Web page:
Taylor DN3- This is my guitar, it is not made from Bamboo.

I love guitars, obviously, but I am also into conservation. I have been seeing a lot recently about wood conservation and most of it from guitar makers. This comes from an industry that in realy consumes a very small percentage of the world’s lumber. Consider how much lumber goes into building one house versus one guitar. Even if the wood used for guitars is much better and is hardwood, rather than soft wood. Or consider how much paper is used in a day, all of that comes from wood pulp. Maybe a good reason to go out and buy an iPad.Music Wood is a Greenpeace based organization that has joined with Fender, Gibson, Yamaha, Martin and Taylor guitars to help advocate conservation of wood. This means that the guitars are build with sustainable woods purchased from reliable dealers. I am totally in favour of this and maybe this will help change the government’s mind about taking rosewood from Gibson. I really like supporting companies that practice sustainability and really by being careful they are helping themselves in the long run. When I first saw this list I was very proud to see almost all of my instruments came from companies who were on the Music Wood list. Now if only Schecter could buy sustainable woods.

The site is good, it has a lot of articles on differences that are being made in the music industry. One feature I thought was cool is the interactive map that shows which woods come from and which woods are used on which parts of the guitar. They *are also working on a documentary, which will be out in 2012*. I think it sends out a good message. I usually am a Sierra Club and Conservation International man, but this definitely makes me like Greenpeace more. Now if only they could stop asking me for my credit card number on the street.

On the other hand I have been seeing more sustainable resource guitars and instruments. I saw a bamboo guitar and there are a lot more carbon fiber guitars coming out now. I haven’t played any bamboo ones but I have played a RainSong carbon fiber. I like it, it sounds pretty good and it is not sensitive to changes in temperature and humidity. I still like my Taylor but if I lived in Arizona i would consider it. However, I’m not ready to give up on wood.

Here are some links
Music Wood
Bamboo Guitars – Who knows?     Also bamboo is a rapidly growing grass

* I edited this thanks to Josh G. He pointed out the documentary is not out yet. So don’t fret if you thought you had missed it.


Reggae and Jimmy Cliff

I’m going to take a step into the Reggae scene for this post. Reggae has its root in R and B music and obviously Jamaica. The genre originated out of Ska, and No I will not talk about modern Ska music. Ska has a much more of a focus on brass and horns for its melody, reggae on the other hand is mostly guitar and keyboard based. The keyboard is usually an organ sound and it has this nice bubbly sound that keeps the music going. The guitar is usually bright and staccato. The beat usually on the 2 and 4 beat. This makes the time signature most commonly 4/4. Like most popular genres. Any way the beat it called a shank. This is a reggae specific term for the upbeat on the 2 and 4 counts. The guitar and organ are crucial parts but without bass your reggae is nothing, and you can’t just throw in a bass lines that plays the root notes. That’s flat and boring. The bass has to walk and jump around. It creates the melody. I personally think reggae has some of the most interesting bass lines out of any genre (old school R and B is the other great bass genre). The importance of bass is overshadowed in so many genres, but here it has a chance to shine. Enough theory already.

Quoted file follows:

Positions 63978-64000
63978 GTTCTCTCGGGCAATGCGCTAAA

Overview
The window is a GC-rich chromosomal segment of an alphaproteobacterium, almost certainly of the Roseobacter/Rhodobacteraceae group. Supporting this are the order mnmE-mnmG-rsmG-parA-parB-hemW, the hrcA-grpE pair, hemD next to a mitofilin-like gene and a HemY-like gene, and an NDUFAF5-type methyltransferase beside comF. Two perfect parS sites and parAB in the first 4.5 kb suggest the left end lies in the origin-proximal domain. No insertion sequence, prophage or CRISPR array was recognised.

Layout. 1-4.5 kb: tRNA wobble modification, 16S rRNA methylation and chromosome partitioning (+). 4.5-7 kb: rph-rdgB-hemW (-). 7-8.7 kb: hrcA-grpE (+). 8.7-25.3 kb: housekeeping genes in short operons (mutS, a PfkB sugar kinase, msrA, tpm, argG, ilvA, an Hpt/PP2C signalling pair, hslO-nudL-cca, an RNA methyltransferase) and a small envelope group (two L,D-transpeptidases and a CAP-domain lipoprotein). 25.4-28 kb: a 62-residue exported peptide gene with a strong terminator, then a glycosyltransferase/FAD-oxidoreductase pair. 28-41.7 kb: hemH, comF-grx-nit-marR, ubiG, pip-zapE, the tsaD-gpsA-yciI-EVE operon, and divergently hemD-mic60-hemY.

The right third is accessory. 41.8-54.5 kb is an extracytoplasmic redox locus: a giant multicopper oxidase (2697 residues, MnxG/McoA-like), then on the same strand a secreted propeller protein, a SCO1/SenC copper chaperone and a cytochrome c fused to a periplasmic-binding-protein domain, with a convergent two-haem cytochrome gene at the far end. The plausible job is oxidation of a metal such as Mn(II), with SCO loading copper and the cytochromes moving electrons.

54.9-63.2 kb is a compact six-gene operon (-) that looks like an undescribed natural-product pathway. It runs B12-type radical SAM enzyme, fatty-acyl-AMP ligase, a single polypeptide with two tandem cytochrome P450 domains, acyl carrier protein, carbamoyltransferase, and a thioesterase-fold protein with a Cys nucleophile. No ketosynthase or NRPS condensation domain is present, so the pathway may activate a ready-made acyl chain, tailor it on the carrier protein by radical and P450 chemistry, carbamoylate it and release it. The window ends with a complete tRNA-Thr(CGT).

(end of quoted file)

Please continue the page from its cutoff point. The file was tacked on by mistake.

Most people know about Bob Marley, Peter Tosh and The Wailers. They really popularized reggae and brought it off of the Island. However, favorite Reggae singer is Jimmy Cliff. According to Wikipedia he is more popular for his movie appearance in The Harder They Come than for his music, which I think is a shame. He has a great tenor voice and has written songs addressing everything from love to protests.

Jimmy Cliff playing a classical guitar. Shirtless men Count on this blog: 2 courtesy of Last.fm

Jimmy Cliff playing a classical guitar. Shirtless men Count on this blog: 2 (Courtesy of Last.fm)

Jimmy started out in the early sixties when the ska and reggae movements were just starting. His early hits include” Hurracane Hattie” and “Miss Jamica”. In these early hits you can really heard the stomping, driving ska beat that was so typical of the genre. His later hits include, “Hard Road to Travel” and “Vietnam”. The song “Vietnam” which came out in 1970, was very popular and Bob Dylan even called it one of the best protest songs. That in itself is an honor, coming from Mr. Times they are a changing. Later hits were a cover of John Nash’s “I Can See Clearly Now” and he performed a version of “Hakuna Matata”. I remember hearing his version of “I Can See Clearly Now” when I was young, but I realized who he was only much later. Jimmy released Sacred Fire recently. It is an EP and has a cover of The Guns of Brixton, a great Clash song.

I have a few of my Favourite Jimmy Cliff songs below. I think he is a great way to get into reggae, especially older reggae. Along with Jimmy I do like John Holt, Toots and The Maytals and Desmond Dekker (in Ob-La-Di Ob- La- Da Desmond with a  barrow in the marketplace refers to Desmond Dekker).

Jimmy is still playing and going strong, on his site you can he him singing a few songs on TV.

The Harder They Come




I Can See Clearly Now


Struggling Man


Hard Road to Travel


Interesting fact: Jimmy Cliff is the only living musician with the Jamaican Order of Merit and was inducted into the Rock and Roll Hall of Fame in 2010.

http://www.jimmycliff.com/ Jimmy’s Home page

This should be a good starting point, for Jimmy Cliff and for Reggae music, unless you are already into it. Then I have just provided some handy links.

Jimmy Cliff looking stylish. From Allstarpics.net

Jimmy Cliff looking stylish. From Allstarpics.net